* Investors seen favoring stocks over bonds in 2013
* Corporate bonds vulnerable in rotation shift
* Bond unwind might halve long-term return on corp debt
NEW YORK, Oct 23 The U.S. bond market is in the
"final inning" of a three-decade bull run, with investors
likely to pile into stocks and withdrawing from bonds in 2013, a
Bank of America Merrill Lynch analyst said.
It is only a matter of time until interest rates rise from
historically low levels, which are "not in a natural state,"
Hans Mikkelsen, Bank of America Merrill Lynch's senior credit
strategist, wrote in an Oct 22 research note released on
The European debt crisis, sluggish U.S. economic growth and
the Federal Reserve's unprecedented easy monetary policy have
pushed interest rates and bond yields to ultra low levels,
He cautioned that a long-term rise in interest rates would
hurt U.S. corporate bonds, which have enjoyed double-digit gains
this year as investors scoured the market for higher-yielding
debt in the current rock-bottom rate climate.
A tame default rate on corporate debt, even junk bonds, also
helped returns this year.
"Thus it is only a matter of when - not if - interest rates
start increasing. It is also only a matter of when the great
rotation trade out of bonds and into equities starts," Mikkelsen
said in the research note.
He outlined two scenarios. An "orderly" rotation, which is
most likely, would involve persistent flows of money into bond
funds in early 2013, followed by slower flows during the year
and modest outflows by the end of the year.
A "disorderly" rotation due to a rapid jump in interest
rates from a fast improving U.S. economy would cause a stampede
from bond funds. This would result in a significant increase in
risk premiums on corporate bonds and hurt their total return,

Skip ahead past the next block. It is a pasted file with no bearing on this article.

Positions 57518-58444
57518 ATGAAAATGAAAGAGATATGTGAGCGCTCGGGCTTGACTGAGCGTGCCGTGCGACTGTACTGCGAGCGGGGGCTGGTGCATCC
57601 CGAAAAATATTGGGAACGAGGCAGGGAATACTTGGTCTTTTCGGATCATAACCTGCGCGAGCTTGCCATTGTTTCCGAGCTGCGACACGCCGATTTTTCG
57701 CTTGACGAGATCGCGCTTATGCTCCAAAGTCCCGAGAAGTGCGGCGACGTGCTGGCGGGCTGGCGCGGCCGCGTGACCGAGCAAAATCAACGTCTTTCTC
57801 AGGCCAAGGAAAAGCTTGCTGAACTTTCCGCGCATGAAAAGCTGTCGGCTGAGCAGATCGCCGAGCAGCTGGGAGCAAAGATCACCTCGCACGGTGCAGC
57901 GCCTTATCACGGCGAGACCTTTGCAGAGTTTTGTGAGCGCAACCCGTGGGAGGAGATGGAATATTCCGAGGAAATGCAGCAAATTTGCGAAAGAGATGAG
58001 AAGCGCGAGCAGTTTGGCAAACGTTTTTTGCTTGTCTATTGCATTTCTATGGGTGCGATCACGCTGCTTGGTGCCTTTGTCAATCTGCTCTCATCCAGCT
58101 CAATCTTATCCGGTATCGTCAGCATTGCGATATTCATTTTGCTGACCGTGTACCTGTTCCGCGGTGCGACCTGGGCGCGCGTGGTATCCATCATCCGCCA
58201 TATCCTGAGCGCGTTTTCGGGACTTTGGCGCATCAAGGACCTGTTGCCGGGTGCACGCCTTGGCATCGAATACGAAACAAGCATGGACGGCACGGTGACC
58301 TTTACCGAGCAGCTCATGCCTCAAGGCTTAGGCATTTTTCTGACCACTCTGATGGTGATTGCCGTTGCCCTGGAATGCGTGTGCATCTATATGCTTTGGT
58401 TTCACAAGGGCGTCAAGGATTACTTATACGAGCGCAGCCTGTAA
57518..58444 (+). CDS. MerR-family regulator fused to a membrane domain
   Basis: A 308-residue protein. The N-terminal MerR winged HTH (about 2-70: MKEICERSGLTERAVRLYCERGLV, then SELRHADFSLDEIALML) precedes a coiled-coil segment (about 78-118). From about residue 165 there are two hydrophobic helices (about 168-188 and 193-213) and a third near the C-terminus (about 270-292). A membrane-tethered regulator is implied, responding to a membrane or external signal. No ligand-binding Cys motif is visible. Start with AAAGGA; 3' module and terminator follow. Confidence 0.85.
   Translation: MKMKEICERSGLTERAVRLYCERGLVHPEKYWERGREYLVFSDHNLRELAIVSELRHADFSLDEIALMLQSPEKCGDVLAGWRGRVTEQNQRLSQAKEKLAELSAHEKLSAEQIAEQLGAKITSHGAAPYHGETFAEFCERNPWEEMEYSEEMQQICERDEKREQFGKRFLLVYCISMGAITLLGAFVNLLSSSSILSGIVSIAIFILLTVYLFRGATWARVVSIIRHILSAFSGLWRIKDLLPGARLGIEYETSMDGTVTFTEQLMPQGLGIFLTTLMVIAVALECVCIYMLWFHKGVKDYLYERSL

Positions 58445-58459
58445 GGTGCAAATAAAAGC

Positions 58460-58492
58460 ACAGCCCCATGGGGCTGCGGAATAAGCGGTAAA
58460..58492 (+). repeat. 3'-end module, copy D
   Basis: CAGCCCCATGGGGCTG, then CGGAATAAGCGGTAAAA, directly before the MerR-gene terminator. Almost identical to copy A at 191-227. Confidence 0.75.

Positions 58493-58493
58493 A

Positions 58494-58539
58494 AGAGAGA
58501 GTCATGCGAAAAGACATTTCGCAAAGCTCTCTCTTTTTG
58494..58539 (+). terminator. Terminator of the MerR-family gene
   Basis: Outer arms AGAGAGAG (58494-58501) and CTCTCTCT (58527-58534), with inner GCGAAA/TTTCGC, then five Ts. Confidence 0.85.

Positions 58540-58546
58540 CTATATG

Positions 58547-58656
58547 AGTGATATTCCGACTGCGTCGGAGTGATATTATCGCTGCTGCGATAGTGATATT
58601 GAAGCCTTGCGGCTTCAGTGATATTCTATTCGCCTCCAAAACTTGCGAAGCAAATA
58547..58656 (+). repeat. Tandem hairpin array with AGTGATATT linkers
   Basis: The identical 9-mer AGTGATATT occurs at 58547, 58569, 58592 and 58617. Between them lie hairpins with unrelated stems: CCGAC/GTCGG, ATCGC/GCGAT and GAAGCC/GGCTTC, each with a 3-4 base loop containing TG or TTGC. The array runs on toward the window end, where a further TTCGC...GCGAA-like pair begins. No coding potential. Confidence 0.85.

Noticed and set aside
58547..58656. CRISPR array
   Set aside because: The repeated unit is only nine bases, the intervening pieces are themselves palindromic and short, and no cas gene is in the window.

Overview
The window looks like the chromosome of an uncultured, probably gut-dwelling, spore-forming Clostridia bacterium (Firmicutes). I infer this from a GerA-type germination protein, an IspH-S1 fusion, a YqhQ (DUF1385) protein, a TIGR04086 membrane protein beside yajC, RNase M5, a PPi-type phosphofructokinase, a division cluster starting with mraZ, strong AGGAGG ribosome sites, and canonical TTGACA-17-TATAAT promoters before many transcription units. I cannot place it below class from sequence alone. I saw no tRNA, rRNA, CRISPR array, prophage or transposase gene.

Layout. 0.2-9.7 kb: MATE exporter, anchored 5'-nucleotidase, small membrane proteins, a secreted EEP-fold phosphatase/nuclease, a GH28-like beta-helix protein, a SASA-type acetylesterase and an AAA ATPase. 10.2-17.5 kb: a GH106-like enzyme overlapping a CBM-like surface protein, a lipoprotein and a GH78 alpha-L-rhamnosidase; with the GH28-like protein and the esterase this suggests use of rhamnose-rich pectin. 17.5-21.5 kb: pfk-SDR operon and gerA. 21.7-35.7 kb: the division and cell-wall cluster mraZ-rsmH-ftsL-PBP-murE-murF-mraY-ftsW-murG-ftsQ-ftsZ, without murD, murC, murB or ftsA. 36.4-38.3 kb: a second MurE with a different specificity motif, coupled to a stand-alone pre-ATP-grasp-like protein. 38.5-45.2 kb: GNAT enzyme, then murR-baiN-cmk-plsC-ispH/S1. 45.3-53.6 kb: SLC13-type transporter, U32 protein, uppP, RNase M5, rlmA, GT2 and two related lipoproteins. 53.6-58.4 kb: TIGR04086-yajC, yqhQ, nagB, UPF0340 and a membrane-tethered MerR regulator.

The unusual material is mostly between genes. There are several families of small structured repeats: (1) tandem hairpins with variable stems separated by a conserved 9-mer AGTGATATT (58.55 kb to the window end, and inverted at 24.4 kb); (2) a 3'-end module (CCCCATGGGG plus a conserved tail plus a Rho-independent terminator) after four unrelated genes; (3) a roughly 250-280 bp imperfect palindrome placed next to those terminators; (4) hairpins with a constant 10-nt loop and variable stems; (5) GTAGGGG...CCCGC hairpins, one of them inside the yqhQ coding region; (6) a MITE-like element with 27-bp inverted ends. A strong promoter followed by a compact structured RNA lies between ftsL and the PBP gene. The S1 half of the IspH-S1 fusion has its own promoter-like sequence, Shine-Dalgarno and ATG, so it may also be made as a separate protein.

To be sure, appetite for U.S. bonds especially corporate
bonds has remained high.
In the week ended Oct 17, investors socked $2.4 billion into
investment-grade corporate bond funds, the most on a record that
spans nearly 21 years, according to fund data firm Lipper. Of
that amount, $1.41 billion went into investment-grade corporate
bond mutual funds, and the rest was put into exchange-traded
During this 30-year bull run in the U.S. bond market, the
average annual total return on U.S. investment grade corporate
bonds has been about 10 percent, not far behind the 12 percent
return on stocks, Mikkelsen said.
So far in 2013, investment grade bonds have returned 10
percent, while junk bonds have earned a 12 percent return.
Still whenever U.S. interest rates rise back toward their
historic averages, that will erode the gains corporate bonds
have enjoyed during the current bull market run, he said.
The decline in 10-year interest rates since the end of 1981
has averaged 0.40 percentage point a year to below 2 percent
from 14 percent. This movement has accounted for 2.5 percentage
point average annual gain in corporate bonds, he said.
An unwinding of this rate decline alone over the next 30
years could halve the annual average return on corporate bonds
to 5 percent from the current 10 percent, according to